- Human-centered: Consider the experience of all affected by the service;
- Collaborative: Stakeholders of various backgrounds and functions should be actively engaged in the service design process;
- Iterative: Service design is an exploratory, adaptive, and experimental approach, iterating toward implementation;
- Sequential: The service should be visualized and orchestrated as a sequence of interrelated actions:
- Real: Needs should be researched in reality, ideas prototyped in reality, and intangible values evidenced as physical or digital reality;
- Holistic: Services should sustainably address the needs of all stakeholders through the entire service and across the business.
Service Design at AB Tasty
Customer relationship is key at AB Tasty. Nevertheless, the term “Service Design” was never embraced by us for a simple reason: it is a fairly new term (and I realized in France is not really used). Nonetheless, what we’ve been calling User Experience + Customer Experience is actually what Service Design entails.
Since customer support is a big part of our product as well, we thought it was important to build internal training programs for our Customer Success Managers, Sales and HR. Thus, we created the UX Academy, an internal program to promote UX as a strategic asset at AB Tasty. Also, we conduct parallel workshops on specific topics with the Client and Sales teams. The goal is to teach best practices and methodologies and make everyone understand their importance on practicing and promoting customer experience in the company.
As you can see in the picture above, the Product team is responsible for the user experience of the product itself but all other possible interactions between AB Tasty and our customers are handled by all teams.
The main purpose of UX Academy, the internal Design training program at AB Tasty, is to see that Customer Experience is part of the UX process as a whole.
Objectively, all the participants feel more integrated in the Design process in the company. They know that what they do on a daily basis (onboarding clients, answering the phone, replying to support tickets and emails, building a training program, conducting face to face meetings or even just opening the door at our office) is all part of the user journey and therefore they are extremely important in building a strong customer experience and a holistic approach to the service we provide to our customers, partners, colleagues and investors.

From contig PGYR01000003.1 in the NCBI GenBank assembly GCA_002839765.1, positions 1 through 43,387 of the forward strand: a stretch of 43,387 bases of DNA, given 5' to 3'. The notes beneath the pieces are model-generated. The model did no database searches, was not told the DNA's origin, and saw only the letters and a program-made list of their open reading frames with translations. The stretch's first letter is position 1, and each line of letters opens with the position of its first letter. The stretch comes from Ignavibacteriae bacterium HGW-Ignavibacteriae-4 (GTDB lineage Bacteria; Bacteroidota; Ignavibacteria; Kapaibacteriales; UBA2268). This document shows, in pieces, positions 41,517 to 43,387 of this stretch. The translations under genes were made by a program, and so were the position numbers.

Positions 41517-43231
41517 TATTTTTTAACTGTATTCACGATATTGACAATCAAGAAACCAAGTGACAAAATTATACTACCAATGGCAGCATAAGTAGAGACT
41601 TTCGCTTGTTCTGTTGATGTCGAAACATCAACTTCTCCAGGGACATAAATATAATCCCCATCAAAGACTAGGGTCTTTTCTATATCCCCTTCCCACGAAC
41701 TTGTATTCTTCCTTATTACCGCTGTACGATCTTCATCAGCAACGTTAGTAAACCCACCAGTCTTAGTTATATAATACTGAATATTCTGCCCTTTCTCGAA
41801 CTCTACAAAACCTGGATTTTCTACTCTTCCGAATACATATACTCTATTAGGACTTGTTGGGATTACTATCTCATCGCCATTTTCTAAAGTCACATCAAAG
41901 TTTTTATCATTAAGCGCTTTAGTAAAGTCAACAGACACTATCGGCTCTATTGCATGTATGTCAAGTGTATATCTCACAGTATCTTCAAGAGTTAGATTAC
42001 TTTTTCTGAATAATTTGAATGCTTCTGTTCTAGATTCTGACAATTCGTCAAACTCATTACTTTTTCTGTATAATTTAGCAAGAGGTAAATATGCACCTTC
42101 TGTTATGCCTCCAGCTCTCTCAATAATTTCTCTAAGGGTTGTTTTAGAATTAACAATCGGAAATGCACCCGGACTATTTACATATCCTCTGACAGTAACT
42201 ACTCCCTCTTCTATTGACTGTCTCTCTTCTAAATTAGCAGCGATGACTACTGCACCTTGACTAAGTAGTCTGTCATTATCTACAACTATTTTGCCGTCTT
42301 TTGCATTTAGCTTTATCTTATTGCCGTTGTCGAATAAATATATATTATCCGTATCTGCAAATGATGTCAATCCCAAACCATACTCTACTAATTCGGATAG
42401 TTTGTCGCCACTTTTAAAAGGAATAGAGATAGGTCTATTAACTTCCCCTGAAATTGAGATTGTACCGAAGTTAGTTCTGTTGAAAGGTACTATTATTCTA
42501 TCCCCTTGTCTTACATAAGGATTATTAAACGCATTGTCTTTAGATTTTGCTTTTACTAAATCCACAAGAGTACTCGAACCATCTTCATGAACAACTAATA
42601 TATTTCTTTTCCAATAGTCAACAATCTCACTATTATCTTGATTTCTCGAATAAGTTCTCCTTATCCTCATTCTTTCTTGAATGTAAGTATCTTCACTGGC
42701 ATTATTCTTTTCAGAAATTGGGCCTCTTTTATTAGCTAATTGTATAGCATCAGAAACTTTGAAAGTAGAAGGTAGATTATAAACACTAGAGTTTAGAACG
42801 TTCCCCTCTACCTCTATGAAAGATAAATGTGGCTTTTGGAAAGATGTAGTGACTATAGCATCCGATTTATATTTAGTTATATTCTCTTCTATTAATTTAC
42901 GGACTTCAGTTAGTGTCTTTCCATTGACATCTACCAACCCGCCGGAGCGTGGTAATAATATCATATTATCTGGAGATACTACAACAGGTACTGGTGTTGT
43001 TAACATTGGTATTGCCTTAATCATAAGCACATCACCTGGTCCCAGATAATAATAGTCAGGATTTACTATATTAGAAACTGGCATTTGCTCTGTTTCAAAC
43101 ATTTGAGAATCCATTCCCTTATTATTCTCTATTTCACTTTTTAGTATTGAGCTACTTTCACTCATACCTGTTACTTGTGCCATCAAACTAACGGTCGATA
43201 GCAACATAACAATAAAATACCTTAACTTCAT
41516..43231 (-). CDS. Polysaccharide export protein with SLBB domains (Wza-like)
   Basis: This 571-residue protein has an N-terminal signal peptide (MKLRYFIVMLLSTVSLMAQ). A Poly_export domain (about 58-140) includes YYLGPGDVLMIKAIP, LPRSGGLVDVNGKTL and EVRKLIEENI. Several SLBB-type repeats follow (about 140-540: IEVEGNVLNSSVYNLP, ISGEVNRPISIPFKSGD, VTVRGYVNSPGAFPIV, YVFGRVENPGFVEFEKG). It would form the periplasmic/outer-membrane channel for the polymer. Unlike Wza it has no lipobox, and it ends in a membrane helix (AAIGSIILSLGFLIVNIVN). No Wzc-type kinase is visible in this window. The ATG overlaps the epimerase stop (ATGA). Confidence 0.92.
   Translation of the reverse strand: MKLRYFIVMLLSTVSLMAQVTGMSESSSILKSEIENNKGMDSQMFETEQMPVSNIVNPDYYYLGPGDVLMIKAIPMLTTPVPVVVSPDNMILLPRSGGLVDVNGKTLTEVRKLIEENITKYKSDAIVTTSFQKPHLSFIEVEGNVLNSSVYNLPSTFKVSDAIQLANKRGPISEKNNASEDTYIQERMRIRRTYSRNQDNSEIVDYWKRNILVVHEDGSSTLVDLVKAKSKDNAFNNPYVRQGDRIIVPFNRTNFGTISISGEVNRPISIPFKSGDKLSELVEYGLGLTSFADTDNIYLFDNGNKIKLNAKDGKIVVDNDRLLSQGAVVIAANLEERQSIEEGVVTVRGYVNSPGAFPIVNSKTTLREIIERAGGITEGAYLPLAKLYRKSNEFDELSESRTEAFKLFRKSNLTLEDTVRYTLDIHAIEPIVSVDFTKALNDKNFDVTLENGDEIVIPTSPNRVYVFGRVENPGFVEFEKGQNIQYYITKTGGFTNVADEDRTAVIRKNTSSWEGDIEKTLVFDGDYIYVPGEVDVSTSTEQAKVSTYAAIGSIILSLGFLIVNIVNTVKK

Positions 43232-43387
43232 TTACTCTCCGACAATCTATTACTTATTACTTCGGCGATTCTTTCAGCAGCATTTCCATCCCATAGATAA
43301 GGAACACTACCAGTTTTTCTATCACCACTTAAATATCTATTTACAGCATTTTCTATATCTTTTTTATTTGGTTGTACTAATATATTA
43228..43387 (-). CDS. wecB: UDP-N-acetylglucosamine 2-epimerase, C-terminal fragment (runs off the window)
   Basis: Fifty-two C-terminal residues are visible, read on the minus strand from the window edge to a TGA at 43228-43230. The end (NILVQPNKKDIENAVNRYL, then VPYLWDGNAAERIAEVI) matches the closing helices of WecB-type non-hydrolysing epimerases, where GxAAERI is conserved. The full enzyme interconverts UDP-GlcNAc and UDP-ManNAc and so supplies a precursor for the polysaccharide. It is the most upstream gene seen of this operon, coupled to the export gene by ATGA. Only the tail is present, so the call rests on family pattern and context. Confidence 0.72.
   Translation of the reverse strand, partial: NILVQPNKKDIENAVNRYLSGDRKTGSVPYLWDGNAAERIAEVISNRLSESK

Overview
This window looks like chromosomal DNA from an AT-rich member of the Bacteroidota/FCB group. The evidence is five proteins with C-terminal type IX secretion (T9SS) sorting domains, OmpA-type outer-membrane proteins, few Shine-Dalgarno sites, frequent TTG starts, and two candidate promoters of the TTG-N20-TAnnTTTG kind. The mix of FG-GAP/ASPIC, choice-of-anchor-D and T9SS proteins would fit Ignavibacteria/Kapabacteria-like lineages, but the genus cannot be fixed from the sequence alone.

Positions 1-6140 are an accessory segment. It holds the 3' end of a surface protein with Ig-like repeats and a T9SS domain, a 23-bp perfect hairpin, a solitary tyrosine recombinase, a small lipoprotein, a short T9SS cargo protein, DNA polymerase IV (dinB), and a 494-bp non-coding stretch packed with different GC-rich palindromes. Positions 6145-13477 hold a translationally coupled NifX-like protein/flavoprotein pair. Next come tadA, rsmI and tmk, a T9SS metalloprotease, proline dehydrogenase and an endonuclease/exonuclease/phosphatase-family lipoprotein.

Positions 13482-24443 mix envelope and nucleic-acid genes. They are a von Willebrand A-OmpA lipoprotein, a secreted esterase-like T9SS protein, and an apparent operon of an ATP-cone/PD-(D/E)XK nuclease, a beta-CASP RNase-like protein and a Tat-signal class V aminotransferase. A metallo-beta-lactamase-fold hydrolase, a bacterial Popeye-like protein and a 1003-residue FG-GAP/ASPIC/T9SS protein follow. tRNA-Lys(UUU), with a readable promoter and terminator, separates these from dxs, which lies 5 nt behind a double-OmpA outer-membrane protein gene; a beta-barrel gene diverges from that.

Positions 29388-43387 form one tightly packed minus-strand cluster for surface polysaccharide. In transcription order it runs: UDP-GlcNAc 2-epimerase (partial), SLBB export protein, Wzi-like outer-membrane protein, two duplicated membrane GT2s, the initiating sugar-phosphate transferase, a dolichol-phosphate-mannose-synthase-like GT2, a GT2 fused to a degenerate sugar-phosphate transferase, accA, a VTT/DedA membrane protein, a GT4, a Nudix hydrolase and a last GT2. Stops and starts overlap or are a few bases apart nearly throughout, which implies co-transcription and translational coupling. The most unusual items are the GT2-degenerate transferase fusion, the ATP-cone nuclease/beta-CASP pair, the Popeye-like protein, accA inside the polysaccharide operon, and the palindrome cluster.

Here’s a testemonial from Kasthuri as an example of the importance of integrating the Customer Success Managers in the design process at AB Tasty, so they can help our clients better understand user behaviour, identify and correct points of friction on their websites, and create personalized web experiences following UX best practices.
Let’s keep moving!
We want to keep growing in this field and propose even more training programs to evangelize not only the employees at AB Tasty, but also to establish a stronger connection with our customers and partners through events, talks, fairs and workshops. For instance, we organise regular events with clients, partners and prospects in different locations around the globe. Few examples are “Mad CRO” in Madrid, “Conversion Stammtisch” in Berlin, “The Breakfast Club” in London and “Conversions & Cocktails” in New York.
Also, we manage on a regular-basis Webinars with employees and guests to discuss different topics around conversion optimisation, design practices, marketing & much more. Especially now, in this unprecedented time we are all facing worldwide due to COVID-19 pandemic, Webinars and other formats of remote training are very much appreciated by our clients and partners. On the link below you can watch the videos of all the Webinars we’ve made so far:
If you have any suggestions and ideas that might be useful for us to enrich this exchange, don’t hesitate to get in touch — we will be happy to hear from you! As you can see, Service Design is indeed a competitive business strategy and no product without a customer approach will survive these days.
Stay safe ❤